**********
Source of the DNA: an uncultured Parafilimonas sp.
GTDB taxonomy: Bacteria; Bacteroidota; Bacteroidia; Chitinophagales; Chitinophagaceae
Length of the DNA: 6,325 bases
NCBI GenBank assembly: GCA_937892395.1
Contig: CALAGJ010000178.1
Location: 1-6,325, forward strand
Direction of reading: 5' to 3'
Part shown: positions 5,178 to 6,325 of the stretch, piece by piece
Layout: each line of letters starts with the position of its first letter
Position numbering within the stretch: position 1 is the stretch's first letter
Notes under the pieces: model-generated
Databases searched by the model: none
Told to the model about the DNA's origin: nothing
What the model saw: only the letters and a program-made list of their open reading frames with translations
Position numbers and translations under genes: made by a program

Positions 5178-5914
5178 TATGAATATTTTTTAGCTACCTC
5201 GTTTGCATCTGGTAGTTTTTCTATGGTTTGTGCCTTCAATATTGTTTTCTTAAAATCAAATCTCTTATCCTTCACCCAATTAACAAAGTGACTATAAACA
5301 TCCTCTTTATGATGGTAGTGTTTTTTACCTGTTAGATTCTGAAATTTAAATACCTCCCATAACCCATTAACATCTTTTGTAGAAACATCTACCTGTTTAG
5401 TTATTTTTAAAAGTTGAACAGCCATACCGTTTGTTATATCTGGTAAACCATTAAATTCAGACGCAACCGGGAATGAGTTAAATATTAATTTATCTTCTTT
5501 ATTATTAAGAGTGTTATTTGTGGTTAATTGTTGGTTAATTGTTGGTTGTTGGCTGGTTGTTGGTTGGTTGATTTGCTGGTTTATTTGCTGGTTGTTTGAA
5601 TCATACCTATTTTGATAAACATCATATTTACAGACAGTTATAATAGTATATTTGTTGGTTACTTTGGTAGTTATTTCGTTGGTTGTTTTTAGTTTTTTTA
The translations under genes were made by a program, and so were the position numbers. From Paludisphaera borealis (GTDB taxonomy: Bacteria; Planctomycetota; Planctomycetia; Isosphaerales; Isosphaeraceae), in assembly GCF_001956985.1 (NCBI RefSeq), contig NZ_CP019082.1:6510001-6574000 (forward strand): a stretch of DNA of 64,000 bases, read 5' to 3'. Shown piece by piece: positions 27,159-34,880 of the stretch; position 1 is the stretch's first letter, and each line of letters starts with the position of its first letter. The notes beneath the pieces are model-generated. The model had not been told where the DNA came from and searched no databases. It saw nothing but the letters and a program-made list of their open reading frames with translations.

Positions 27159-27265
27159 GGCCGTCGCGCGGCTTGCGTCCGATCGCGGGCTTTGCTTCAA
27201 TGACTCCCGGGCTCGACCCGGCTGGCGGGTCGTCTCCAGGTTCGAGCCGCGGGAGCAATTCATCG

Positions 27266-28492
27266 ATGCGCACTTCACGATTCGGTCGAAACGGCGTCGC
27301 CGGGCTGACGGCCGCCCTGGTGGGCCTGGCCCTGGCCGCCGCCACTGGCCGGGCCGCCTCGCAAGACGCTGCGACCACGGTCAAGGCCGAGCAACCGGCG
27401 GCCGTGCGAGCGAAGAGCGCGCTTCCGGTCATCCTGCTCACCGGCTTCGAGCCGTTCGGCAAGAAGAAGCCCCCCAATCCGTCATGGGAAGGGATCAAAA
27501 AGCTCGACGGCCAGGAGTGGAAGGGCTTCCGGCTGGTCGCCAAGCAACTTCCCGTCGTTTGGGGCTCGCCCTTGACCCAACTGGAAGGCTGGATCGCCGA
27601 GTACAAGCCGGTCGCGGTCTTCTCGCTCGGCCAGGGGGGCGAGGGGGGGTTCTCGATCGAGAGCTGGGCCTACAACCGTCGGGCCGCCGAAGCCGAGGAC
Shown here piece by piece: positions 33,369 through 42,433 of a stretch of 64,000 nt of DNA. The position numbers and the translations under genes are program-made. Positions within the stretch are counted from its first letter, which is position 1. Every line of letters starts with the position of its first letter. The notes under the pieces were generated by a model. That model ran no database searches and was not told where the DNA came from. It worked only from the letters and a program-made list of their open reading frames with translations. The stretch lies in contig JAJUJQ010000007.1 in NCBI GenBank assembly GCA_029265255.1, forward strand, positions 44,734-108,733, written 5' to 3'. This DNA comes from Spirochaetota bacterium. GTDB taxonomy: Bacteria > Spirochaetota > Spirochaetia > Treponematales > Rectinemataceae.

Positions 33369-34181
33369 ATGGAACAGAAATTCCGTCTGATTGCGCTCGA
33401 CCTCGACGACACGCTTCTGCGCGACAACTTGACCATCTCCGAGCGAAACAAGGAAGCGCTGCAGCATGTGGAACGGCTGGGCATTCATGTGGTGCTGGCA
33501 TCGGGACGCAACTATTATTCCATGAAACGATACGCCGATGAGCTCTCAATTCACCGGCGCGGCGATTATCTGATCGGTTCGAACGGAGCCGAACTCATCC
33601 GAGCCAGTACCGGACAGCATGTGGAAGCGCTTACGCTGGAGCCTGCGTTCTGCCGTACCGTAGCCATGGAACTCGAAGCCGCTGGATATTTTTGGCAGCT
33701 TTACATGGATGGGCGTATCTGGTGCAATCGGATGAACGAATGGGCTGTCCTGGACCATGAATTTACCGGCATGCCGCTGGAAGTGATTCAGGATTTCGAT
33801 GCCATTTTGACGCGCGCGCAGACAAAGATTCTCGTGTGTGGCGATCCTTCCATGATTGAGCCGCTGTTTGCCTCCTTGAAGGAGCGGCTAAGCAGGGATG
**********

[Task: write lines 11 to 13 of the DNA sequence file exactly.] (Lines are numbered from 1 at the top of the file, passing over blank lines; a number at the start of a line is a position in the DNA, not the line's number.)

Notes under the pieces: model-generated
Databases searched by the model: none
Told to the model about the DNA's origin: nothing